The first step of the algorithm consists in the thresholding of the TFD to remove noise and interference low energy peaks that may locally affect the entropy of the signal. The same must be done with the TFD of the reference signal.

The fundamental step in determining the local number of a signal components using the short-term Time-Frequency Rényi entropy is the choice of the TFD. As it has been shown in [2], the Rényi entropy is invariant to cross-term since they annulate under integration over the entire (t, f) plane with odd powers of α (25). Naturally, this is not the case in our algorithm, where only a short-time portion of the (t, f) plane is observed, and consequently the eventual presence of cross-terms would cause inaccurate results. Thus, the key requirement we put on the TFD is the minimization of the interference terms spreading in the sense of both the time and frequency axis. TFDs with separable kernels successfully reduce the interferences, by an independent smoothing of the WVD in time and frequency [4]. They have also been shown to outperform other popular TFDs in terms of the time-frequency resolution [7].

As mentioned above, the next step of the proposed algorithm requires the definition of the time interval Δt. In this article, the time interval is chosen as a small odd value (so that it can be centered exactly around the central time instant p), Δt = 7 s, to insure temporal localization of events even when dealing with fast changing nonstationary signals [10]. The sampling period for all examples presented in this article is T s = 1 s. The annulation of the TFD of the observed signal, C s (t, f), outside the time interval Δt is performed by the scalar product of C s (t, f) and a two-dimensional time-frequency masking window W p (t, f):
C s p ( t , f ) = W p ( t , f ) C s ( t , f ) ,
W p ( t , f ) = 1 , p - 3 t p + 3 f , 0 otherwise .
For example, for the signal in Figure 6a, W130(t, f) will isolate a time segment of duration Δt = 7 s of the signal TFD around the time instant p = 130 s. The SPWVD, C s (t, f), of the analyzed signal is shown in Figure 6a, and the time slice of the SPWVD around p = 130 s in Figure 6b. The SPWVD of the reference cosine signal, C ref (t, f), and its time slice are given in Figure 7.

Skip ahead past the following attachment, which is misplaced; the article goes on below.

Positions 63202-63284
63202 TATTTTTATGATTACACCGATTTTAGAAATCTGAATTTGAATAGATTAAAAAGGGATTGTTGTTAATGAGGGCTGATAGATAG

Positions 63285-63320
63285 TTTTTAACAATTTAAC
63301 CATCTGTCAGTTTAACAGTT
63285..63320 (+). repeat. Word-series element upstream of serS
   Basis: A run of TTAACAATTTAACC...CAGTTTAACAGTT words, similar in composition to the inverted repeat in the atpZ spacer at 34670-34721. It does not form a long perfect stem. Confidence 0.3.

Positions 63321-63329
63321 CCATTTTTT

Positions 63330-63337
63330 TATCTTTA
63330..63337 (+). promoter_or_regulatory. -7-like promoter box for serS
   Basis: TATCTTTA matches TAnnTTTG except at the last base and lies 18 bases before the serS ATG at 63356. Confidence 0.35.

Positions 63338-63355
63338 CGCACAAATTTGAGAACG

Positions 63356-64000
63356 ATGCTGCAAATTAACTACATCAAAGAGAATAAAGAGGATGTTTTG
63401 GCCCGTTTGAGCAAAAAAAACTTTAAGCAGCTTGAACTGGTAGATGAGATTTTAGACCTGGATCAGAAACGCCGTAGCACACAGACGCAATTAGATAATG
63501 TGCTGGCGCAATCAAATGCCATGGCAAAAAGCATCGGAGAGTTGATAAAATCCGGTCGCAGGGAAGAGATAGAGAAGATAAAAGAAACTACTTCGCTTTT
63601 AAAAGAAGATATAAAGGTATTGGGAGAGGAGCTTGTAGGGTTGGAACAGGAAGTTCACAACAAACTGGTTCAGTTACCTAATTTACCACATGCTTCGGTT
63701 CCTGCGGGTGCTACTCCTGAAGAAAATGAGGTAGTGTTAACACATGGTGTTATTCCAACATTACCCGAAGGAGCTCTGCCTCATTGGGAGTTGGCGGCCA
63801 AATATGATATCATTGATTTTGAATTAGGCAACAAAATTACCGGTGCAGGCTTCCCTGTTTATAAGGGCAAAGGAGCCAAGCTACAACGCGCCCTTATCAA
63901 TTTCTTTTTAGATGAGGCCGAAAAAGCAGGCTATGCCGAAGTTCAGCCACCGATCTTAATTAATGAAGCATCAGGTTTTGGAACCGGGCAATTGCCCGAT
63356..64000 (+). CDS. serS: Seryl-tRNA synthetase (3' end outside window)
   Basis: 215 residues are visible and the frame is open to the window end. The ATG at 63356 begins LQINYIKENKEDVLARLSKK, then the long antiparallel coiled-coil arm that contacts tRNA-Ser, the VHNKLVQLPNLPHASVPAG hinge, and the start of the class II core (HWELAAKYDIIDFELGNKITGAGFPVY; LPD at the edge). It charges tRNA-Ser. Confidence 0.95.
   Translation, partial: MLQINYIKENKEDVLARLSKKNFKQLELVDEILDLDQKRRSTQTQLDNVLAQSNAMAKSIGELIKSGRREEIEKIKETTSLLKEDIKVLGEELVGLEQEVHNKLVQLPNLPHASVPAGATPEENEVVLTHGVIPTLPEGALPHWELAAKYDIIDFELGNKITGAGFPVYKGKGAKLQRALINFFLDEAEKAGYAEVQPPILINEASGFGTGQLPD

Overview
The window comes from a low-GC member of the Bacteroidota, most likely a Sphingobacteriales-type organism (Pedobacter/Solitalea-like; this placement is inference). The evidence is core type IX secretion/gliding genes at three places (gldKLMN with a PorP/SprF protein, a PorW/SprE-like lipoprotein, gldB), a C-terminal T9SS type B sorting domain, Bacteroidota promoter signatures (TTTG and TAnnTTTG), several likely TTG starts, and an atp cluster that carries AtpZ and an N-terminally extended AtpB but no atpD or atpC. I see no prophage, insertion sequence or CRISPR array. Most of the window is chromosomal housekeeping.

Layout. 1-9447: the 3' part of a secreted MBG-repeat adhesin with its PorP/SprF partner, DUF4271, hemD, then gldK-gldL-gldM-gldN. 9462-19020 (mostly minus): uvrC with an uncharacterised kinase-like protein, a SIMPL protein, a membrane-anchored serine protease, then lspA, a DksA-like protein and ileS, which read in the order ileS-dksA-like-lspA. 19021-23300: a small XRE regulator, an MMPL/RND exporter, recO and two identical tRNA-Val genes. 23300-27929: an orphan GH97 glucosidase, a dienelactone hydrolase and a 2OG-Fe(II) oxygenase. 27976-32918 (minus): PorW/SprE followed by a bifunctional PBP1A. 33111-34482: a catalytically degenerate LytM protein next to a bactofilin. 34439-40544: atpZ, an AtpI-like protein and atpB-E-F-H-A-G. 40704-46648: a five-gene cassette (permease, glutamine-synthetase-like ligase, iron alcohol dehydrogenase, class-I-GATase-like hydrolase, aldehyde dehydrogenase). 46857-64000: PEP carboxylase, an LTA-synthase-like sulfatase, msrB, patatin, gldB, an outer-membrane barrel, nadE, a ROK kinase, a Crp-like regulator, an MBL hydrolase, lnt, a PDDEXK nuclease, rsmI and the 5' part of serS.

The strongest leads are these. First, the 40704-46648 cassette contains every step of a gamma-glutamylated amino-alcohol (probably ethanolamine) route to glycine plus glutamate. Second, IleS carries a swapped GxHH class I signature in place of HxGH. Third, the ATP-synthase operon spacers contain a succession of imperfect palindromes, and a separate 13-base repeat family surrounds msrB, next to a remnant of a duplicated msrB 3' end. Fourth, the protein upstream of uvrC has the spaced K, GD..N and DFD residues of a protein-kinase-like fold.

Figure 7

(a) SPWVD of the reference cosine signal; (b) 7 s time slice of the SPWVD around p = 130 s.

The presence of a component is checked by a minimum energy criterion that requires the total energy of the time slice to be larger than a threshold value (here chosen as 0.001 * E s /(Nt), where E s is the signal energy, N is the signal length, and Δt is the considered time interval of C s (t, f)). Once C s p ( t , f ) and C r e f p ( t , f ) are obtained, and the presence of the component is detected, the number of components at the observed time instant p is calculated as
n ( p ) = 2 H α ( C s p ( t , f ) ) - H α ( C r e f p ( t , f ) ) .
By varying p from p = 4 to p = max(t) - 3, and repeating the previous steps of the algorithm for each p, a function of the local numbers of components is obtained. The flowchart in Figure 8 graphically illustrates the steps of the algorithm.
Figure 8

Flowchart of the proposed algorithm.

4 Results and discussion

4.1 The experiment

The algorithm presented in the previous section exploits the short-term Rényi entropy to detect the number of components present in a short-time interval of the analyzed signal. In this section, we test its performance on both synthetic and real-life signals examples.